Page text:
oak hill cemetery
February 27, 2012

As I start gearing up for the Cherry Blossom 10 Miler round two (hopefully followed by a half marathon in Charlottesville a few weeks later!), I’ve been doing a lot of running along the Rock Creek parkway.  One of my turn-around points is this quaint little bridge, and a few weeks ago I noticed for the first time that the bridge actually lines the back side of a cemetery.  On each of my runs since then, I’ve been looking closer and closer trying to get more details of what lies behind the ivy-covered cemetery fence. 

Simply looking was not enough to satiate my curiousity, so I embarked on an intense Google search for more information.  The cemetery is actually called Oak Hill and is a sprawling, romantic place that was established in 1848 by Mr. Corcoran (of The Corcoran Gallery fame, which, p.s., has a STUNNING Degas exhibit in town right now).  The website describes the cemetery as “a major example of the 19th Century Romantic movement, the natural and not formal English garden, an acceptance and blending of nature rather than a geometrical imposition.” 

Of course, I had to visit.  I went on the first Friday I had off that offered decent weather, and was lucky that my friend who owns a real camera was interested in accompanying me.  (No more iPhone pictures, yay!) 

{click on any of the images to make them bigger!}

Oak Hill is beyond beautiful.  It has all these cracked stone paths and crumbling gravestones, and I think because it had been sunny all week, teeny little flowers were starting to bloom all over.  It was quiet in the way that places warranting respect tend to be, and I felt my mind immediately go calm.  There were intricate wrought iron benches tucked away throughout the cemetery, and I could easily picture myself on one of them, curled up with a book on a lazy Sunday afternoon.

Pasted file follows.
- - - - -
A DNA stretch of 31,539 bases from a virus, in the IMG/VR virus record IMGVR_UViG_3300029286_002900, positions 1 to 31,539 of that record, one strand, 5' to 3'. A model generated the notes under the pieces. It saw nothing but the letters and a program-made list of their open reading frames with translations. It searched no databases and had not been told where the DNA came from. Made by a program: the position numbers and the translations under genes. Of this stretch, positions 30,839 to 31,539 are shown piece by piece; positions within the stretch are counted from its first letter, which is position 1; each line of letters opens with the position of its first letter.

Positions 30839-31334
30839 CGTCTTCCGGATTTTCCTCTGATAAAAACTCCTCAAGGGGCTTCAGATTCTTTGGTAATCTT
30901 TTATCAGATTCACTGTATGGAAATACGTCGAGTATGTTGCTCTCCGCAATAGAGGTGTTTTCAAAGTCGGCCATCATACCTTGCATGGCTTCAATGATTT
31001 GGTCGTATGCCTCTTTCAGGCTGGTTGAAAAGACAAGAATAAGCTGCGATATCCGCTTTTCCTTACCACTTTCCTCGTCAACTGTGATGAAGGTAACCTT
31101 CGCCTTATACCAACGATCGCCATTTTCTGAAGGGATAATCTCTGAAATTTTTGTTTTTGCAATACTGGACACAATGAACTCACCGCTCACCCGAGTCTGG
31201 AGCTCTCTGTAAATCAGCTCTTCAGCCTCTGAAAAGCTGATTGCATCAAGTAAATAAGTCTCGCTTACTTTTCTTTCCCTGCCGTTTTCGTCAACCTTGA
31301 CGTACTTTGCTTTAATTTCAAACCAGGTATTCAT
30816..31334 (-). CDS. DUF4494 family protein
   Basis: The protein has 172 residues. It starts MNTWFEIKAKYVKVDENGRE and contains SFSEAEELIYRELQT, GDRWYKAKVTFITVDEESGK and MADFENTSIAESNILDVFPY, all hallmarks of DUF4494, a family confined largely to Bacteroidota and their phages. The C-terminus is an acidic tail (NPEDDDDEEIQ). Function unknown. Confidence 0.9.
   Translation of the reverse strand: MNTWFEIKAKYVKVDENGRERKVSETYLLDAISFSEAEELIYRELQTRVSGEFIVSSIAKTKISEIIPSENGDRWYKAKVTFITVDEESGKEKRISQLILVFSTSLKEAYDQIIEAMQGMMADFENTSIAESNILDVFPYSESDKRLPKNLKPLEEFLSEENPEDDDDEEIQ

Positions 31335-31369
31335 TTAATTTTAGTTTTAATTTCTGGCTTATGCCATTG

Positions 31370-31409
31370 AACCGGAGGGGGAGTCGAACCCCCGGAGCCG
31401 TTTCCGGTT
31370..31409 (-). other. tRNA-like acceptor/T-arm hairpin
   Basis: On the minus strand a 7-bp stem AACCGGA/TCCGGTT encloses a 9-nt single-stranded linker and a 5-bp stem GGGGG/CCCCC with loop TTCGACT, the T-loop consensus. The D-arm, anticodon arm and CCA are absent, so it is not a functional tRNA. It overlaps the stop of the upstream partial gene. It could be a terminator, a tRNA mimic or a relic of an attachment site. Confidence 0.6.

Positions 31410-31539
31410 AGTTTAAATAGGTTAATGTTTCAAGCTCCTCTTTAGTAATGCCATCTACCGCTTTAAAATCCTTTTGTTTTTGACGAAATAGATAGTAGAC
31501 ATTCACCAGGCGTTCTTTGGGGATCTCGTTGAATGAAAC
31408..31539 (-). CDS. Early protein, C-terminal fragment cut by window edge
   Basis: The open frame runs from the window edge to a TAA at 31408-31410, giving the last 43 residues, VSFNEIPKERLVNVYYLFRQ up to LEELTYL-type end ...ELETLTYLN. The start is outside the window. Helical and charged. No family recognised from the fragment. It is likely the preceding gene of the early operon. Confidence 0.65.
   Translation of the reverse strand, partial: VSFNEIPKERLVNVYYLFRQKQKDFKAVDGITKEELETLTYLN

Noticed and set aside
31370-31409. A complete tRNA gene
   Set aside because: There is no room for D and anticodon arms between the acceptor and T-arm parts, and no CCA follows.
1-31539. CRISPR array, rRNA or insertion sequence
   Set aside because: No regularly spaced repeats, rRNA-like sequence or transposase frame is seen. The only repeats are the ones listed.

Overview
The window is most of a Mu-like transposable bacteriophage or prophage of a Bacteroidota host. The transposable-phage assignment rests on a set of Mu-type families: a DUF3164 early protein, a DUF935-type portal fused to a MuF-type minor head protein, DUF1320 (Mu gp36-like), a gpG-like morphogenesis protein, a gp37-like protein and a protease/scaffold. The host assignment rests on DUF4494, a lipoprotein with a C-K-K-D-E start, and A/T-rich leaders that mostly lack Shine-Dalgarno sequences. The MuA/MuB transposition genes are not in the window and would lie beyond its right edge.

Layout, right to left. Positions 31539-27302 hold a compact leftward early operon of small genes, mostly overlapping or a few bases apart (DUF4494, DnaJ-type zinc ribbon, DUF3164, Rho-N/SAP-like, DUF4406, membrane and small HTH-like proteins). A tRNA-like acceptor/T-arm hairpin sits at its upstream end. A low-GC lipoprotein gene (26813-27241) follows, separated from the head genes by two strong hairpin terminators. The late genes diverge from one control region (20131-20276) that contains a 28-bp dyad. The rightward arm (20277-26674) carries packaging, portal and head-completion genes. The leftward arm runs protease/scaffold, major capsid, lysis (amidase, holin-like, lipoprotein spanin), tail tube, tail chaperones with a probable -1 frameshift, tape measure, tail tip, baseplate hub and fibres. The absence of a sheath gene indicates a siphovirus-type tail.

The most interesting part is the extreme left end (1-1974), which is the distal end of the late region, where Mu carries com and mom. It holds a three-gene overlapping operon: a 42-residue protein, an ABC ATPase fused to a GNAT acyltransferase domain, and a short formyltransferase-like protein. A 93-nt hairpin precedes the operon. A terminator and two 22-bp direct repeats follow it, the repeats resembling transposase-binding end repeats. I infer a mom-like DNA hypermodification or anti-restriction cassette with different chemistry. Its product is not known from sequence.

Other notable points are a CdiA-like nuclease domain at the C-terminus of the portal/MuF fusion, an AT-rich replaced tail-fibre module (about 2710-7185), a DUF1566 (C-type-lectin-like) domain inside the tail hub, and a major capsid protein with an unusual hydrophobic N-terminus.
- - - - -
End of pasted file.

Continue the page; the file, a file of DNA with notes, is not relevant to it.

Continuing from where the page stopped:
In an eerie way, I find cemeteries to be very romantic.  One gravestone of a soldier who had died in the Civil War was etched with: “For all eternity, I will love you.”  What a searingly beautiful tribute to your relationship–we should all be so lucky to have someone write that on our gravestones! 

Even wilted flowers seemed so tender resting on a tombstone, a remnant of a visitor who had been thinking about someone they lost. 

We saw an old couple wandering the cracked paths, him in a three piece suit and a cane, her in a lovely black pillbox hat and gloves, and simply observing them, I felt like I was infringing upon the most private of moments; they had an obvious connection to the cemetery and I couldn’t help but wonder who they were visiting.